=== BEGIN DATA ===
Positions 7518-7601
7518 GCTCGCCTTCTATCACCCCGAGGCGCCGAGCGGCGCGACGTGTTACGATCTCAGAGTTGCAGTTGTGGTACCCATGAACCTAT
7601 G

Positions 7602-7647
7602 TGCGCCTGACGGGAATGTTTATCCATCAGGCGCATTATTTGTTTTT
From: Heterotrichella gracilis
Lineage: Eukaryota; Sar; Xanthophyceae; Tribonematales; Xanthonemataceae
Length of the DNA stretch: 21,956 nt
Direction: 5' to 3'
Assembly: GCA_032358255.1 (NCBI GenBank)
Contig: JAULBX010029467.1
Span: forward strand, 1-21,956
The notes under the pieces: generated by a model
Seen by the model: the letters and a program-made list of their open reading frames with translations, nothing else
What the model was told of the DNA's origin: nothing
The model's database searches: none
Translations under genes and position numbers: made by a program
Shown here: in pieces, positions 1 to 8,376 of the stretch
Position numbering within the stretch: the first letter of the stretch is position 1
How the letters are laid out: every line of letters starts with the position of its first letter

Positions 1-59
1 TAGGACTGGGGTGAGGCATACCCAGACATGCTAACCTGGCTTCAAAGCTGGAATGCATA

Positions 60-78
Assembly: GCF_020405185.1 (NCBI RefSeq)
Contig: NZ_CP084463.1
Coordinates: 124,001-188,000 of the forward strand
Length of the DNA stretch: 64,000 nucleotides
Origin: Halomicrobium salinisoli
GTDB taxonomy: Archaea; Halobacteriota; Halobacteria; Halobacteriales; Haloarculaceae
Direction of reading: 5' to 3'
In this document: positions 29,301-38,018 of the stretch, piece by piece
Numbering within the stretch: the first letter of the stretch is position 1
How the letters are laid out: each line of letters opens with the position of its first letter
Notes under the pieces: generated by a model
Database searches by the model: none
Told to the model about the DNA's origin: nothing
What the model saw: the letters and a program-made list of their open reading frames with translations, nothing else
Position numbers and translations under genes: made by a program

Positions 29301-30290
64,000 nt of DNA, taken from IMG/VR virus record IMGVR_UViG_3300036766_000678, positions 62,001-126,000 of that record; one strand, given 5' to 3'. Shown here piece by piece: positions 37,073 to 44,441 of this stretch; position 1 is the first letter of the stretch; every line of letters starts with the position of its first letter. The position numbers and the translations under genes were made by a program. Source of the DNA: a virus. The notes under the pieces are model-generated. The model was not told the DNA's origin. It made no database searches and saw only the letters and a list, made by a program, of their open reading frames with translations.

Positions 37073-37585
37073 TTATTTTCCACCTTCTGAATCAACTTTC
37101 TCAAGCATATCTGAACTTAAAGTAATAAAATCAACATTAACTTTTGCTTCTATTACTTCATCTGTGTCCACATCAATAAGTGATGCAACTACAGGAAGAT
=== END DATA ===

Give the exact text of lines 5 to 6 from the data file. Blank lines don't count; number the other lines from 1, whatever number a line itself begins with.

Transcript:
7602 TGCGCCTGACGGGAATGTTTATCCATCAGGCGCATTATTTGTTTTT
From: Heterotrichella gracilis